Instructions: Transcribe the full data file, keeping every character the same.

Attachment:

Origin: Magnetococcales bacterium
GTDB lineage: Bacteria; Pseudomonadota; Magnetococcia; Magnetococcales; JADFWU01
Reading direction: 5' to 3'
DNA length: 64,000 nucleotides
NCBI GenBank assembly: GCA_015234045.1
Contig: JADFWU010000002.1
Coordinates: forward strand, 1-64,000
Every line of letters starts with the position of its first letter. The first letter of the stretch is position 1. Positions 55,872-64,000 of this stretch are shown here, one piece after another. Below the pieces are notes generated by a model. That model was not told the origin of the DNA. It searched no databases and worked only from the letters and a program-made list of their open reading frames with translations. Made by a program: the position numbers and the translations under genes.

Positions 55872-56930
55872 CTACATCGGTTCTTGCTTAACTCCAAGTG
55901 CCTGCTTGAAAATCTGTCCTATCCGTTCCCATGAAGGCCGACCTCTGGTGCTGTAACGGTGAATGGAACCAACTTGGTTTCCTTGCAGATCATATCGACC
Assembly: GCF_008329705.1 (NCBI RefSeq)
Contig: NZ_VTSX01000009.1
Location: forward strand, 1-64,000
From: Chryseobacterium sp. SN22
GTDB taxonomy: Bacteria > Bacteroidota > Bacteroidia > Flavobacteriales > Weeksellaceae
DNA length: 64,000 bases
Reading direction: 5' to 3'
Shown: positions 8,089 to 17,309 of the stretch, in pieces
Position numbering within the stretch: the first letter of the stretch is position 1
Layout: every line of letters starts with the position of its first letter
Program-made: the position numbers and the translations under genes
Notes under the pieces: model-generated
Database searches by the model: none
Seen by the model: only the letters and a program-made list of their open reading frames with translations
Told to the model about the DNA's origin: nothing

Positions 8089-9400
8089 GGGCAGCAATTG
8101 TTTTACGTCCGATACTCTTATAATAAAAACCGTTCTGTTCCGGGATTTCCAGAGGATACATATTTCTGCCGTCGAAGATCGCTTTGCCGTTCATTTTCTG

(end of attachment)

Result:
Origin: Magnetococcales bacterium
GTDB lineage: Bacteria; Pseudomonadota; Magnetococcia; Magnetococcales; JADFWU01
Reading direction: 5' to 3'
DNA length: 64,000 nucleotides
NCBI GenBank assembly: GCA_015234045.1
Contig: JADFWU010000002.1
Coordinates: forward strand, 1-64,000
Every line of letters starts with the position of its first letter. The first letter of the stretch is position 1. Positions 55,872-64,000 of this stretch are shown here, one piece after another. Below the pieces are notes generated by a model. That model was not told the origin of the DNA. It searched no databases and worked only from the letters and a program-made list of their open reading frames with translations. Made by a program: the position numbers and the translations under genes.

Positions 55872-56930
55872 CTACATCGGTTCTTGCTTAACTCCAAGTG
55901 CCTGCTTGAAAATCTGTCCTATCCGTTCCCATGAAGGCCGACCTCTGGTGCTGTAACGGTGAATGGAACCAACTTGGTTTCCTTGCAGATCATATCGACC
Assembly: GCF_008329705.1 (NCBI RefSeq)
Contig: NZ_VTSX01000009.1
Location: forward strand, 1-64,000
From: Chryseobacterium sp. SN22
GTDB taxonomy: Bacteria > Bacteroidota > Bacteroidia > Flavobacteriales > Weeksellaceae
DNA length: 64,000 bases
Reading direction: 5' to 3'
Shown: positions 8,089 to 17,309 of the stretch, in pieces
Position numbering within the stretch: the first letter of the stretch is position 1
Layout: every line of letters starts with the position of its first letter
Program-made: the position numbers and the translations under genes
Notes under the pieces: model-generated
Database searches by the model: none
Seen by the model: only the letters and a program-made list of their open reading frames with translations
Told to the model about the DNA's origin: nothing

Positions 8089-9400
8089 GGGCAGCAATTG
8101 TTTTACGTCCGATACTCTTATAATAAAAACCGTTCTGTTCCGGGATTTCCAGAGGATACATATTTCTGCCGTCGAAGATCGCTTTGCCGTTCATTTTCTG